There are many reasons why people eat, but not many are related to true hunger. Many people say that they have a large appetite, but this rarely equates to true hunger. In this article, we shall examine some of the reasons why people eat, when true hunger has not arisen.
Diabetics are told to eat frequently to avoid going into a diabetic coma. Every two hours many diabetics force down a concoction of usually wrongly-combined, nutritionally-deficient foods in an effort to avoid this dreaded coma. They are not told what types of foods to avoid e.g. meat and animal products, or that they should be eating nutritionally-sufficient foods (whole, raw fruit and vegetables as an optimum). These people are continuing to keep themselves in a diabetic condition, and are not helping themselves. Here in Britain, the British Diabetic Association (BDA) now agree that diabetics don’t have to avoid fruit, even sweet fruit as previously thought (however, the condition of the diabetic may be such that they should withhold from sweet fruit for a while and gradually increase their intake in the diet when health improves. It is now becoming common practice amongst orthodox dietetic associations to encourage diabetics and those with heart disease to eat more fruit and vegetables. Giving reference to the Glycemic Index, however, the BDA do advise that items high on the GI should be taken less frequently. Fruit, with all its fibre, is a fine food for people with Diabetes although in some situations it is best to consume it with raw greens such as celery, cucumber or a little lettuce to slow down the blood sugar rush. Of course, fruit should only ever be eaten on an empty stomach and left to digest before other foods are taken.
However, non-diabetics continue to make all sorts of excuses for eating and over-eating in their everyday lives. Some blame it on boredom, some on worry about food going bad, some eat ‘to be sociable’ but when we are more honest with ourselves we realize it is usually due to other reasons. Many people eat when they are not hungry due to lack of love in their lives either from internal sources (self-love, self-approval, etc.) or a a perceived lack of love from others. It is important to be aware of our feelings and emotions when we do eat without true hunger. When changing to a healthier diet, for instance an avoidance of meat, dairy products, etc., although it is more beneficial physically to change quickly; psychologically and emotionally it is often better to change over a little more slowly. Sometimes it is better to go vegetarian to start with, then to cut out animal products afterwards. A transition period is sometimes better, for instance, coming off the worst offenders first like animal flesh, unless chronic illness is present. It is also important to have strong motivations for switching over to a healthier diet and not just second-order desires.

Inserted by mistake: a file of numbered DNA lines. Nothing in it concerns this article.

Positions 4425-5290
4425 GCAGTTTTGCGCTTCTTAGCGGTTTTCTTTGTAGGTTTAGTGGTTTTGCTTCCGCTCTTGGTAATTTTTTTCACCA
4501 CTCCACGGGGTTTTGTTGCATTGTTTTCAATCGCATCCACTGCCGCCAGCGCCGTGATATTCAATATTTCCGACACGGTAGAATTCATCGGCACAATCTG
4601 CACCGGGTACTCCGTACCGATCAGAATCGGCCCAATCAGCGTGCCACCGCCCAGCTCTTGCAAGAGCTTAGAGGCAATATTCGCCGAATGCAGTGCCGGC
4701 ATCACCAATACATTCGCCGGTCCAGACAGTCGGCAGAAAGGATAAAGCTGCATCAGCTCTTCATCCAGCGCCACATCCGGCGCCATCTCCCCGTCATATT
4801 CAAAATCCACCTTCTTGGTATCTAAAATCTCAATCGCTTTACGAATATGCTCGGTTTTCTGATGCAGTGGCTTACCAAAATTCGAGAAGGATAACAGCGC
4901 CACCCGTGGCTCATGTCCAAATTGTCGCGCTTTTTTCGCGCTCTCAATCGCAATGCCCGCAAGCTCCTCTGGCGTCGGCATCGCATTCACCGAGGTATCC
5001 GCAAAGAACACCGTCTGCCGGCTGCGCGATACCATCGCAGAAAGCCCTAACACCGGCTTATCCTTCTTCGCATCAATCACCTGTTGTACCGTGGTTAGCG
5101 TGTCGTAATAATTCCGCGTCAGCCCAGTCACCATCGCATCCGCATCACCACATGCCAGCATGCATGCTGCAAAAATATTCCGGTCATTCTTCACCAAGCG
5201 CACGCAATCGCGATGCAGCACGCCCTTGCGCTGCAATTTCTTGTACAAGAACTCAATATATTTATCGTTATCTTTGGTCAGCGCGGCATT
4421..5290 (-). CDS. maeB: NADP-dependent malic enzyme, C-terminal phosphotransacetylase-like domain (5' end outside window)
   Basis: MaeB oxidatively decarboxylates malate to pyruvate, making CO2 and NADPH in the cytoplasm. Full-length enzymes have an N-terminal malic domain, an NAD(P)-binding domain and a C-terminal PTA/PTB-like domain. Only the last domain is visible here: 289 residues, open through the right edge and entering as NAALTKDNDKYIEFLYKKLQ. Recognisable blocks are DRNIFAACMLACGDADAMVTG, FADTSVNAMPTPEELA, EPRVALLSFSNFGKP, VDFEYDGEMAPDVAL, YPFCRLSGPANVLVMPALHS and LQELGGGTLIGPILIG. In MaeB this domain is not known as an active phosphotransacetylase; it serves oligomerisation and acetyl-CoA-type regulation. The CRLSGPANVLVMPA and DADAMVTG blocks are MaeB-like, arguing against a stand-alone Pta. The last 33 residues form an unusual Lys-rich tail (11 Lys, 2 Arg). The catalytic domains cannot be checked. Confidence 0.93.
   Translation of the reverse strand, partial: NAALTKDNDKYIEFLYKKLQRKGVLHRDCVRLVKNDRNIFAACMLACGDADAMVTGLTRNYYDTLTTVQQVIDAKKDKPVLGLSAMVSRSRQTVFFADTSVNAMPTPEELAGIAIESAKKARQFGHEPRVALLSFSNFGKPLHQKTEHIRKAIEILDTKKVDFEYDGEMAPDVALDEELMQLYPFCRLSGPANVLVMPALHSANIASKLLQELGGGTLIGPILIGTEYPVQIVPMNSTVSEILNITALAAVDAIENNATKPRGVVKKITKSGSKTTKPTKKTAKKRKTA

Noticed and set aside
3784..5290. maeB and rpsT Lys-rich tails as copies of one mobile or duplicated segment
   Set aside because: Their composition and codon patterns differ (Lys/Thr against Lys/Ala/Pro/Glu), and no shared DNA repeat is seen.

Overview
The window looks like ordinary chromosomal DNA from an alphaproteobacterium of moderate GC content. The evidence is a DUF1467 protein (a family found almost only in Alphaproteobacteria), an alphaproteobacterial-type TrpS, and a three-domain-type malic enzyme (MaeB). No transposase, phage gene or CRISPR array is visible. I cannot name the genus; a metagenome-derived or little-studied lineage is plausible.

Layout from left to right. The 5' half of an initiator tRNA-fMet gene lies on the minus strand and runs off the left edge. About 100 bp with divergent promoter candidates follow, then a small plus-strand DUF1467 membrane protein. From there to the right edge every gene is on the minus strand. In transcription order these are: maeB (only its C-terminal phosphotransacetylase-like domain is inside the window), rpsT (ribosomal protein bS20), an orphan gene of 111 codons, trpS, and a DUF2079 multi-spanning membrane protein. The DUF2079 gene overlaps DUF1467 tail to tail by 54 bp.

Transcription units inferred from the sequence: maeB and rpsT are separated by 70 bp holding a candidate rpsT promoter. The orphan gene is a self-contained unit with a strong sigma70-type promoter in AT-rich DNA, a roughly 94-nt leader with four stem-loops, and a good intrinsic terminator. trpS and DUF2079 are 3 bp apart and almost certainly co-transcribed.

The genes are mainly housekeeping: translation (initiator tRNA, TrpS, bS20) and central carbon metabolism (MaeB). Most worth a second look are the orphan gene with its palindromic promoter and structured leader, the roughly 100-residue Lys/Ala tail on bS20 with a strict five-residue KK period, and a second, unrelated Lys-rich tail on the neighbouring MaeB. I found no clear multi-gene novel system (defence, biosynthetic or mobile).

What I want to emphasize is that the only reason that we should ever be eating is to satiate a true need for food by the body. When one does not follow this rule, excess food will be treated as poison and will need to be eliminated, or it may ferment or putrefy due to the delay in the digestive process, and cause toxins in the bloodstream. Either way, our body will be poisoned to some degree and drained of vital energy. Toxemia (a saturation of body tissues with poisons) arises from the taking of excess food, poor food combinations, unsuitable foodstuffs and this, in turn, gives rise to a more over-eating and eating without the presence of true hunger. We must gain control of our emotions and our eating habits.
When we have toxins circulating around in our bloodstream, our thinking becomes clouded and we are unable to deal with outside stress and negative feelings which may arise, and this leads to further poor food/poor food quantity choices. When we abide by the essentials of health and provide our bodies with pure raw fruits and vegetables, organically-grown and in proper food combinations and proper quantities, we find ourselves more disciplined as our heads are clearer and our bodies freer from toxins. Excuses like ‘It’ll have to be eaten or it will go bad’ and comfort eating will disappear as we learn to confront our feelings and frustrations and challenge them more effectively due to a cleaner bloodstream and a clearer mind.
I believe that eating when there is no real hunger is usually a love substitute, although it can be a form of self-punishment. Be honest with yourself: Do you need food or do you need love? Filling the emotional gap by feeding our stomachs only abuses our gastrointestinal tract and will not solve our problems. Treating our stomach as an organ of pleasure rather than as nature intended, leads to more displeasure in the long-run. When we need love, we must work out how to find it; either within ourselves or from external sources. But we should love ourselves first and foremost and then everything else will fall into place. So learn to love yourself unconditionally and you will find the solution to over-eating!
Dr Gina Shaw DSc MA AIYS Dip Irid Dip NH is a health and nutrition consultant and Doctor of Complementary Medicine, iridologist and fasting and detox plan supervisor. Gina has helped people recover from a plethora of acute and chronic diseases and has appeared in The Times after healing a client of Ulcerative Colitis. She has been on local radio and has lectured around the country. She is the author of several health books and offers personal and group detox and fasting retreats both in the UK and in Europe.
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